Unless you live under a rock, you are surely aware of the ALS Ice Bucket Challenge. Actually, even under a rock you’ve probably at least seen someone in the distance taping themselves pouring a bucket of ice water over their head to raise awareness of ALS (Amyotrophic Lateral Sclerosis ) or Lou Gherig’s Disease. Within 24 hours of being nominated, you are supposed to make a video of yourself being doused with ice water, donate $10 to ALS, and nominate three more people to take part in the challenge; if you don’t do these things you are supposed to donate $100 to ALS research. The whole thing is meant to raise awareness (and of course money) of the disease.
Celebrities and commonfolk alike have participated in the challenge, and as of today, the New York Times reported that more than $41 million dollars has been raised in the past month, more than twice the total donations during all of 2013. Not only will the donations be critical in funding research for the cause and cure of this awful disease, but suddenly ALS is on the map whereas many hadn’t heard of it previously. What is it? In a nutshell (thanks to www.alsa.org):
[ALS] is a progressive neurodegenerative disease that affects nerve cells in the brain and the spinal cord. Motor neurons reach from the brain to the spinal cord and from the spinal cord to the muscles throughout the body. The progressive degeneration of the motor neurons in ALS eventually leads to their death. When the motor neurons die, the ability of the brain to initiate and control muscle movement is lost. With voluntary muscle action progressively affected, patients in the later stages of the disease may become totally paralyzed.
There have been some people who have not jumped on the Ice Bucket bandwagon. Dissenters say that this has just turned in a “fraternity stunt” and doesn’t actually do anything to educate people about the disease. Others have an issue with so much previously un-donated money going to this one particular cause when there are so many others that are worthy.
I was nominated around dinnertime last night to participate in the challenge. The timing wasn’t great as it coincided with a frantic effort to pack up and deliver my son for his freshman year of college today. Thus, I have not completed the challenge and will happily donate $100 to the cause. As part of my penance for being lame, I decided to share my personal connection to ALS, which I am unfortunately able to do because my grandfather lost his life to it almost 29 years ago. It makes me sad that so many years later there still seems like so much work needs to be done, but I’m also excited that this horrible disease is getting some attention.
My grandfather made a career teaching electrical engineering at the University of Illinois. I didn’t really appreciate the magnitude of that until I floundered through economics at the same school years later. Growing up, whenever our family visited my grandparents in Champaign, Grandpa would take us on outings- sometimes some sort of animal farm, sometimes a special performance at Assembly Hall (the circus!), sometimes to an open field to teach us how to fly a kite. He really loved being a grandfather, and he also loved technology, computers being in their infancy in the early eighties. Sometimes my mom will comment about how much Grandpa would have loved today’s technology. I like to think he would have been one of those hip grandpas who was super computer savvy. I’m sure he would have been.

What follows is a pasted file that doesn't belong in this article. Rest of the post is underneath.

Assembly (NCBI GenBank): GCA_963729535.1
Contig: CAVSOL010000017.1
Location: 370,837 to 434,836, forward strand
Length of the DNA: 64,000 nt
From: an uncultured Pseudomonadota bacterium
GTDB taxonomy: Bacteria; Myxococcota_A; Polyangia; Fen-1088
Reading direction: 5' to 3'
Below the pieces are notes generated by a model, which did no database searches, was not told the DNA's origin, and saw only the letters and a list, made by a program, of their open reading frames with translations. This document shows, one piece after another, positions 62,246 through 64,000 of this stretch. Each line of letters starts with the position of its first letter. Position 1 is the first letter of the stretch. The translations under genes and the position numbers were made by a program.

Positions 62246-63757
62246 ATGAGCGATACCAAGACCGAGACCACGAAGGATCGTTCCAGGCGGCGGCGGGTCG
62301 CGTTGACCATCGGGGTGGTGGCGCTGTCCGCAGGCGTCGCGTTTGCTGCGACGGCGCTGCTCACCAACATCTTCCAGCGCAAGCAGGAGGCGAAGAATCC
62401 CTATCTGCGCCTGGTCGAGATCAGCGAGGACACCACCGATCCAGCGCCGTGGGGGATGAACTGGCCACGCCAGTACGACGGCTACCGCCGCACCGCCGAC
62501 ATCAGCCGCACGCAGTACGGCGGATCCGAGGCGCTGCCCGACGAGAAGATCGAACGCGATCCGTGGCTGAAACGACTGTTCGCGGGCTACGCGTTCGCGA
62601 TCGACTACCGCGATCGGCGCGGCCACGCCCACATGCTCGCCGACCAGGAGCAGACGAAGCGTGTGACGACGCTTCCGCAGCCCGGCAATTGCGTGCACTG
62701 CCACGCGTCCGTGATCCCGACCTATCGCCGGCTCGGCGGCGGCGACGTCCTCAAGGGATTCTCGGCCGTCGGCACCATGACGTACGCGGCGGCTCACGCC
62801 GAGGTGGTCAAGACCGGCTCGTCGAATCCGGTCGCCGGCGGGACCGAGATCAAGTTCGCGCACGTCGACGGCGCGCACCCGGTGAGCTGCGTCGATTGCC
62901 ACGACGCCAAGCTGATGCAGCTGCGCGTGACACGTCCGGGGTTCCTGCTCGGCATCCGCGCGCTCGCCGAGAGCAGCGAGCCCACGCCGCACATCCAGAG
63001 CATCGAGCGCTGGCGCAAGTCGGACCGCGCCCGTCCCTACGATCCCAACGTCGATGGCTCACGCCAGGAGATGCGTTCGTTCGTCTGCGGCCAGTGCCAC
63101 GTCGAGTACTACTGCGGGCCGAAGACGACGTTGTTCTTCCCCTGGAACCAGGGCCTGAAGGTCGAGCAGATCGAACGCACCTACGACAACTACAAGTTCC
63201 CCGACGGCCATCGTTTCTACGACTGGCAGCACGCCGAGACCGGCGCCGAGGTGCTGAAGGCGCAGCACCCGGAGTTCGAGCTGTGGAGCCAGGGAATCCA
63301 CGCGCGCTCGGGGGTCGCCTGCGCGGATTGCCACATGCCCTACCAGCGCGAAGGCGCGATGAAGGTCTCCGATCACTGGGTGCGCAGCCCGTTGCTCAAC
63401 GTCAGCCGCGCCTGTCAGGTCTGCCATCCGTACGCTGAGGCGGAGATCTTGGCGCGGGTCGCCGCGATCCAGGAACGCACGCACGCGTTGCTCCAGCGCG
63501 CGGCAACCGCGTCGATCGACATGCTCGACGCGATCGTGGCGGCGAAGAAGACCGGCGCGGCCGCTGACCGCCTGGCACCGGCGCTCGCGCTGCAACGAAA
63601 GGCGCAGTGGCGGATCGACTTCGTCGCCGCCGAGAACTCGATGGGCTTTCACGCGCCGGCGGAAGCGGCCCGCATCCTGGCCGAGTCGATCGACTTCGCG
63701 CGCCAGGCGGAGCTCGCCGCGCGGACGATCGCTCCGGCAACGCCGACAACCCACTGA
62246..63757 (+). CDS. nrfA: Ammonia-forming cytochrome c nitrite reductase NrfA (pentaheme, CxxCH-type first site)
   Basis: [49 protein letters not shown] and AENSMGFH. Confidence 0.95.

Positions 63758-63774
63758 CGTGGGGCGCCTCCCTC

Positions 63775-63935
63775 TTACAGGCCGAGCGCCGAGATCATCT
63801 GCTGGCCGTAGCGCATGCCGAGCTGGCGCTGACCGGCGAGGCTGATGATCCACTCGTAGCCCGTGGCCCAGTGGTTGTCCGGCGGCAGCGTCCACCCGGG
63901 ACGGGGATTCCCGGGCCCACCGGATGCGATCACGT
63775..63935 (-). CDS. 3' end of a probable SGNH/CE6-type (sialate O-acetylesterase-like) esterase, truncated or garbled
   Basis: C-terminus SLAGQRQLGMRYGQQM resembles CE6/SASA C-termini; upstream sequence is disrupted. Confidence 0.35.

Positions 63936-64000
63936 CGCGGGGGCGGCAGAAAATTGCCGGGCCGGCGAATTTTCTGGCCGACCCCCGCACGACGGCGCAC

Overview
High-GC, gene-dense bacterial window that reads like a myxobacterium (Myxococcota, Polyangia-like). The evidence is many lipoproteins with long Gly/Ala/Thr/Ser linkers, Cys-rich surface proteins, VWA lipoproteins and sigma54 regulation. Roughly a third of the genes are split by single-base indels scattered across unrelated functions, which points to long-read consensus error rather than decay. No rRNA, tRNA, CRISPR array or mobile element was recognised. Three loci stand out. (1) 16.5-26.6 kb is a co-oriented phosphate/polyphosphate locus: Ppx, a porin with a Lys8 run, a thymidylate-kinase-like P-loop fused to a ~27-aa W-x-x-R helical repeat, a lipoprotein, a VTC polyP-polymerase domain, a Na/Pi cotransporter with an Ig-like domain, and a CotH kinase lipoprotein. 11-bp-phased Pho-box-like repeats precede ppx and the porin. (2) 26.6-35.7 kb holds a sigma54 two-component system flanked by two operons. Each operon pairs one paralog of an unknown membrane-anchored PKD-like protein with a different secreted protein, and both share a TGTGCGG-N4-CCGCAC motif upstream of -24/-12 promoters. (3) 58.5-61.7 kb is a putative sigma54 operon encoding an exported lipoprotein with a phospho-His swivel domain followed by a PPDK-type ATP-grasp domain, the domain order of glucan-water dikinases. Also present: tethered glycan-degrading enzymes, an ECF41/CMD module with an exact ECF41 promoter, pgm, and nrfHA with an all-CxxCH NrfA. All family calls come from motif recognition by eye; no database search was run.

One summer during high school, my sister and I were staying with my grandparents for a couple weeks at their summer home in Michigan. Twice during our visit, my grandfather fell inexplicably. A later visit to the Mayo Clinic would reveal the reason: he had ALS. Over time, ALS robbed my grandfather of his ability to walk, talk and even swallow. I will never forget a dinner at our house when he started choking because he couldn’t swallow his food; we had to call the ambulance. He lost his battle with ALS in November 1985.
In retrospect, I feel awful about the way my grandfather must have felt as his disease progressed. How frustrating it must have been to slowly lose the ability to control his own body, and what a loss of dignity it must have felt like to watch his own decline.
There are a million crappy diseases that deserve research, and I would love for all of them to be sufficiently funded. But selfishly I am grateful for the Ice Bucket Challenge and what it will hopefully do for ALS research. I would love to think that my kids might have had the opportunity to get to know my grandfather and that someday the outcome for someone else might be different.
Please consider taking part in the Ice Bucket Challenge or at least making a donation and learning a little bit about it. You can do both here.
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